Fallen soldiers allegedly prove profitable for insurance companies

The Missouri and Kansas insurance departments said Tuesday that they were checking for complaints over a practice in which life insurance companies were reportedly profiting from the deaths of U.S. soldiers.

First revealed last week by Bloomberg News, the practice involves life insurers that reportedly earn millions in additional profits by holding a portion of the benefits from such policies and paying them out over time.

"It may be legal, but it's shameful, absolutely shameful," said Joe Davis, a spokesman for the Kansas City-based Veterans of Foreign Wars.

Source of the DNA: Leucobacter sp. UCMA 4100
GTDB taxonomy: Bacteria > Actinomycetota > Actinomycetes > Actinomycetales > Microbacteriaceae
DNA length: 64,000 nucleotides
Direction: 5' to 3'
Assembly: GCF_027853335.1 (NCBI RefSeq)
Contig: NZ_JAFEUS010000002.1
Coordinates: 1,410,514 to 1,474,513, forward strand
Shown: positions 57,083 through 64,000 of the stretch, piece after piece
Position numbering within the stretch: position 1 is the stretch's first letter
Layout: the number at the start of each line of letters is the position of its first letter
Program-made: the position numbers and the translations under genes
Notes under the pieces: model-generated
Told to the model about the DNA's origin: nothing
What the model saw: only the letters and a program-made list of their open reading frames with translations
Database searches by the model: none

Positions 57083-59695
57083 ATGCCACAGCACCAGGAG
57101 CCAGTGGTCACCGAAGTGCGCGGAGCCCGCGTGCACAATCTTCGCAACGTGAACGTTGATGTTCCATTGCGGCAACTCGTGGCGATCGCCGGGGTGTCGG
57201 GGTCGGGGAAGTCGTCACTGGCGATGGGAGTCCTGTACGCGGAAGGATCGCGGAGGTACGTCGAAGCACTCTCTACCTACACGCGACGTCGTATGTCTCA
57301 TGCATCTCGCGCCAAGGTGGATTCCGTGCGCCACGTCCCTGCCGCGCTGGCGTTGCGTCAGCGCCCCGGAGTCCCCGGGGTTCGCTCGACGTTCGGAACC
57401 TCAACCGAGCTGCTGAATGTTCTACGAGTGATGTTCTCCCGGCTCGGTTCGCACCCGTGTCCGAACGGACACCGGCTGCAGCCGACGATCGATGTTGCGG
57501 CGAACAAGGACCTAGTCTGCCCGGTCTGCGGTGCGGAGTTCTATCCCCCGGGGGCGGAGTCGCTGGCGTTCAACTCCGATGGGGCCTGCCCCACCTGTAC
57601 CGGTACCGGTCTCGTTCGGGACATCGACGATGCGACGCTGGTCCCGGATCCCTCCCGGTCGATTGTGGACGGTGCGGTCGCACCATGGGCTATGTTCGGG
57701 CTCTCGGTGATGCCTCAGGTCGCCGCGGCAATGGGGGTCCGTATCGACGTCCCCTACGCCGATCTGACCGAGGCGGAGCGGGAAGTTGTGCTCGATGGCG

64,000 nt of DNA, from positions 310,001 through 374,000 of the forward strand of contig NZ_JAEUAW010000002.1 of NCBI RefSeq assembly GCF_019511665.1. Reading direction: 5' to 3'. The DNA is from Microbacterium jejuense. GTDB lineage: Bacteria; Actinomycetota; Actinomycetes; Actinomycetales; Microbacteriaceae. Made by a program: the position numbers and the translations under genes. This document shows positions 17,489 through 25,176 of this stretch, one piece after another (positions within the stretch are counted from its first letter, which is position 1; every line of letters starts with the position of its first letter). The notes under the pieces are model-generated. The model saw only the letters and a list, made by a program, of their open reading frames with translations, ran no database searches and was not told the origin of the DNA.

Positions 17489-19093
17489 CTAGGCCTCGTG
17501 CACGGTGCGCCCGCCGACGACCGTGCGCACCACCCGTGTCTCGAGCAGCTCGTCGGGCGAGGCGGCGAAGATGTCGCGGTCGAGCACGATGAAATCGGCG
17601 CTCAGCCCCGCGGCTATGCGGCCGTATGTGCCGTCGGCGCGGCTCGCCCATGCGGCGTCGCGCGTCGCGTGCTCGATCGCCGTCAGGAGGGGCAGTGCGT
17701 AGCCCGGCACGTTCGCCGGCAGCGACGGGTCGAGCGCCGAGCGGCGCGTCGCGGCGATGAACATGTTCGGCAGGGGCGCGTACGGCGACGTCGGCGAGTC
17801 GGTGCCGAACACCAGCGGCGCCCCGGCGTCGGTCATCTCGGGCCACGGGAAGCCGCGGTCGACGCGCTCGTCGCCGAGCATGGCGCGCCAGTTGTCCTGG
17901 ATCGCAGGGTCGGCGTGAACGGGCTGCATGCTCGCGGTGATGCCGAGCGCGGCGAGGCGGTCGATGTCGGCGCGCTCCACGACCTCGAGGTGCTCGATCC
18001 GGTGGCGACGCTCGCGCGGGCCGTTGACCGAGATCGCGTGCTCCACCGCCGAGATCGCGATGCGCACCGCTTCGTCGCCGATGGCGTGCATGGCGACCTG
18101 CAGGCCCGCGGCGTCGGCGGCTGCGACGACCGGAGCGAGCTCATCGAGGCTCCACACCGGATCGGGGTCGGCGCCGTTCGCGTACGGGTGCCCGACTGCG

Prudential and MetLife lead the way in making hundreds of millions of dollars in additional profits from thousands of policies, including those covering soldiers killed in Iraq and Afghanistan, Bloomberg said.

Instead of paying out all the benefits, the companies offer to "hold" the money, sometimes in noninsured accounts, for families of grieving service members, Bloomberg said.

Bloomberg said that on an average death benefit of $400,000, Prudential stood to earn 4.8 percent in annual interest while paying survivors just 1 percent.

Such "retained asset accounts" have been an option for survivors for about 20 years, insurance experts say, but in the case of U.S. soldiers, the practice has been allowed by the Department of Veterans Affairs, which oversees policies that are part of the ServiceMembers' Group Life Insurance program.

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